VILLAGE OF THE DAMNED (Wolf Rilla, 1960)
Rubin Museum of Art
150 West 17th St. at Seventh Ave.
Friday, November 9, $14, 9:30
Series continues Friday nights through April 28
The Rubin Museum’s Cabaret Cinema series “Sci Fi Cine Club Kolkata” comes to a creepy close November 9 with the classic 1960 British sci-fi horror flick Village of the Damned. Based on John Wyndham’s 1957 novel, The Midwich Cuckoos — Wyndham also wrote The Day of the Triffids as John Harris, among other books and at least one other pseudonym — Village of the Damned was the first film shown by Indian master and self-described “science-fiction addict” Satyajit Ray at the Sci Fi Cine Club he started in Kolkata in January 1966. The story combines postwar paranoia with a fear of alien invasion — as well as the normal worries associated with childbirth. On what appeared to be a regular afternoon in the quiet little English rural town of Midwich, every living being passes out at the same exact time. When they awaken, no one’s sure what happened — but two months later, every woman able to carry a child is pregnant, including Anthea Zellaby (Barbara Shelley), who is married to Professor Gordon Zellaby (George Sanders), a much older man who did not think it possible he could become a father. When the babies are all born on the same day and on an accelerated schedule, everyone knows there is something strange — the infants’ eerie eyes are a pretty big giveaway — but they decide to raise the children nonetheless. Professor Zellaby sees this as a terrific opportunity for research — even involving the boy born to Anthea, David (Martin Stephens), who appears to be the leader of the blond-haired bunch — while military men Alan Bernard (Michael Gwynn) and General Leighton (John Phillips) are far more skeptical of the town’s, and the world’s, future.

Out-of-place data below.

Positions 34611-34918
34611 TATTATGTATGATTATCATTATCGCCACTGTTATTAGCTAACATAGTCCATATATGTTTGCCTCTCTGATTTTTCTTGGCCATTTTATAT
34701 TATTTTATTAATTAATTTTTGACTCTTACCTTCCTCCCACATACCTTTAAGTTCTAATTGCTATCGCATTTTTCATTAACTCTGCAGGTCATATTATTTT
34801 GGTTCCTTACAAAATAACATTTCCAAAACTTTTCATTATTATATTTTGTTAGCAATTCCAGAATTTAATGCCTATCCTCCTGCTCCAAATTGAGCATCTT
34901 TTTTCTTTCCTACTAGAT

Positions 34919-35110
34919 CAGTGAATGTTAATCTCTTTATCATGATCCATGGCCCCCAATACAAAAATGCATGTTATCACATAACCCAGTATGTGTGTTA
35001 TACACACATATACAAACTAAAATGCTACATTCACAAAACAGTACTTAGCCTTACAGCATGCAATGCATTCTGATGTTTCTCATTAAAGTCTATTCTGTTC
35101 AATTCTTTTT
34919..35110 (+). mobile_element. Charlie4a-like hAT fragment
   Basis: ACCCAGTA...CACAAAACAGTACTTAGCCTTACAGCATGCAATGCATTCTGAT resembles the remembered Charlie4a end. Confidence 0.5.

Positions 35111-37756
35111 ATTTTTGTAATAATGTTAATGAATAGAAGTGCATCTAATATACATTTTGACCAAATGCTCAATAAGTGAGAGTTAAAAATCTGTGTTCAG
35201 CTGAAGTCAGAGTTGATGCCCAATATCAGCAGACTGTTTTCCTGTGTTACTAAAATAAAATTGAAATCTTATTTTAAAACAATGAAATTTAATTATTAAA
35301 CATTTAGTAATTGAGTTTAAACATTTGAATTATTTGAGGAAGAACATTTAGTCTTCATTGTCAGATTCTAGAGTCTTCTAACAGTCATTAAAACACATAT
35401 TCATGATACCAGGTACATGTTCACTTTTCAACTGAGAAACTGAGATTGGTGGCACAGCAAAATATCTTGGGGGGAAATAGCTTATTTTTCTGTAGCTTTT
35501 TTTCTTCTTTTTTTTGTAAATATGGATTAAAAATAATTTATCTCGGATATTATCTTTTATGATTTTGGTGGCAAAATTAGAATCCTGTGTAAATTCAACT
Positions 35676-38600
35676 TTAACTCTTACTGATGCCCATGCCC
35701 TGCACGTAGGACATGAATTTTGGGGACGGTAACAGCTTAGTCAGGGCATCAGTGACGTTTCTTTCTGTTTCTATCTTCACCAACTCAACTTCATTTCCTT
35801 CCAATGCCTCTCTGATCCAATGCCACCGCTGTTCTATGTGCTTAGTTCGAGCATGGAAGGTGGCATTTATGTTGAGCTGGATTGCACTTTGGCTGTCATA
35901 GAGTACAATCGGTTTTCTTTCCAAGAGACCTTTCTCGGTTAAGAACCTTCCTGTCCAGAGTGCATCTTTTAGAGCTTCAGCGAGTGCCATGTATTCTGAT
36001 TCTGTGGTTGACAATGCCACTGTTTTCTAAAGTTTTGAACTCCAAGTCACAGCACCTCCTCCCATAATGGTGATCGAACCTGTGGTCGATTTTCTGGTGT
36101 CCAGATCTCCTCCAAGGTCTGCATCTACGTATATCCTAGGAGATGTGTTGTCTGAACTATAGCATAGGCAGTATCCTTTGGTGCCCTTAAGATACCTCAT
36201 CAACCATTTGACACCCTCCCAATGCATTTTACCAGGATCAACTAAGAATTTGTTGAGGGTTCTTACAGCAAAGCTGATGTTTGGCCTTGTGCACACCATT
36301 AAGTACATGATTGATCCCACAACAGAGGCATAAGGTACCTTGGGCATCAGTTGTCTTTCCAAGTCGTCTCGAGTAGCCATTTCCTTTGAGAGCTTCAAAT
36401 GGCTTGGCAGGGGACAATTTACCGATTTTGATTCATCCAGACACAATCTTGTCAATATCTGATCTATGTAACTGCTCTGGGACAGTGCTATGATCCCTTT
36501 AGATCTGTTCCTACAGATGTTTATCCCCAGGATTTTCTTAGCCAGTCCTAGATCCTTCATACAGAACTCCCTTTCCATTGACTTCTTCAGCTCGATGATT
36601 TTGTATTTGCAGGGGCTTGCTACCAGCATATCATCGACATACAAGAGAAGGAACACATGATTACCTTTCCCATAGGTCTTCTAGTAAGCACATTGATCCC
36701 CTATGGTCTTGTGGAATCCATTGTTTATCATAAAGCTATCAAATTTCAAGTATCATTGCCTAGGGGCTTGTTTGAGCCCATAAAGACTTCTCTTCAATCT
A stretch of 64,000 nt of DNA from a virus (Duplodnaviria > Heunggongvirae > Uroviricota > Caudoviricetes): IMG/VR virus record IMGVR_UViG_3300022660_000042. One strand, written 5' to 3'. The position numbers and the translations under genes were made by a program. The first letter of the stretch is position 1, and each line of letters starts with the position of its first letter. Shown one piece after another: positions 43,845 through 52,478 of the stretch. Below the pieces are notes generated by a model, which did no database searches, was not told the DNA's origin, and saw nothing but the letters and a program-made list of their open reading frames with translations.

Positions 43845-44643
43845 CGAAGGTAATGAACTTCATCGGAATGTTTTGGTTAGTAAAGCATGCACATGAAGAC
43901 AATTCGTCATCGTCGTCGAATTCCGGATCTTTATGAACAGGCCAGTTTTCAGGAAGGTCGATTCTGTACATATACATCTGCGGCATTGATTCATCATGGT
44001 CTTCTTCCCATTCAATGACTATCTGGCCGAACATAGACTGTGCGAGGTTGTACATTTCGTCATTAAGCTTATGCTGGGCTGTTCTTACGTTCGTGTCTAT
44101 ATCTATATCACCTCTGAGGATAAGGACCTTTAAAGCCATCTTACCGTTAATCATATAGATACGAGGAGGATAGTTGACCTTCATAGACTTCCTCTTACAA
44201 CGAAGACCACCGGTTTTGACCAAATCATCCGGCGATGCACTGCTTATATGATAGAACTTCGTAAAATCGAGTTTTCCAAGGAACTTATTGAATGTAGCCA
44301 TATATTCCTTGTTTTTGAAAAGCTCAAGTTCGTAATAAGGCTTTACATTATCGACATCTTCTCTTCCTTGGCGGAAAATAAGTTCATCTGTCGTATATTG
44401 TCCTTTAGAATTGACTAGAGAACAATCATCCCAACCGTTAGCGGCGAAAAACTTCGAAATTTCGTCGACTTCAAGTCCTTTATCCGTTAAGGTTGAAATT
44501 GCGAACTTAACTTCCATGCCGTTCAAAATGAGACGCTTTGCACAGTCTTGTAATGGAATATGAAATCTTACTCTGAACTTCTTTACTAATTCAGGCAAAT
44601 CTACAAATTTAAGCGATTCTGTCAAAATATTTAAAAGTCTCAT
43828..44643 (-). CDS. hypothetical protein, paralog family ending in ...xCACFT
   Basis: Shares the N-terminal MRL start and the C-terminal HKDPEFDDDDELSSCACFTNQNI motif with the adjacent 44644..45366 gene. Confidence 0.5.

The German-born Rilla, who primarily made crime thrillers, wrote the screenplay with Ronald Kinnoch and Stirling Silliphant (who would win an Oscar for In the Heat of the Night). The story has clear Third Reich overtones, as the alien children show all the characteristics of the so-called Aryan superior race, while also falling firmly in the evil-children genre that later produced such famous films as The Bad Seed, The Omen, Children of the Corn, Rosemary’s Baby, and The Exorcist while also evoking The Day the Earth Stood Still. It pits the value of human life against the hunger for scientific knowledge, the safety of a community against a band of beautiful, if extremely dangerous, kids. (For those who can’t get enough, the young cohorts made their way into the title of the sequel, 1964’s Children of the Damned, written by John Briley, directed by Anton M. Leader, and starring Ian Hendry.) Village of the Damned is an intense psychological drama that leads to a furious finale. Many a mother has asked herself, “Am I carrying a monster?” In Village of the Damned, the answer is clear. The film is screening Friday night at 9:30 at the Rubin, which is open for free from 6:00 to 10:00, so you should also check out such exhibits as “The Tibetan Buddhist Shrine Room,” “Shrine Room Projects: Wishes and Offerings,” Shezad Dawood/The Otolith Group/Matti Braun: A Lost Future,” “Gateway to Himalayan Art,” “Masterworks of Himalayan Art,” “A Monument for the Anxious and Hopeful,” and “The Second Buddha: Master of Time.”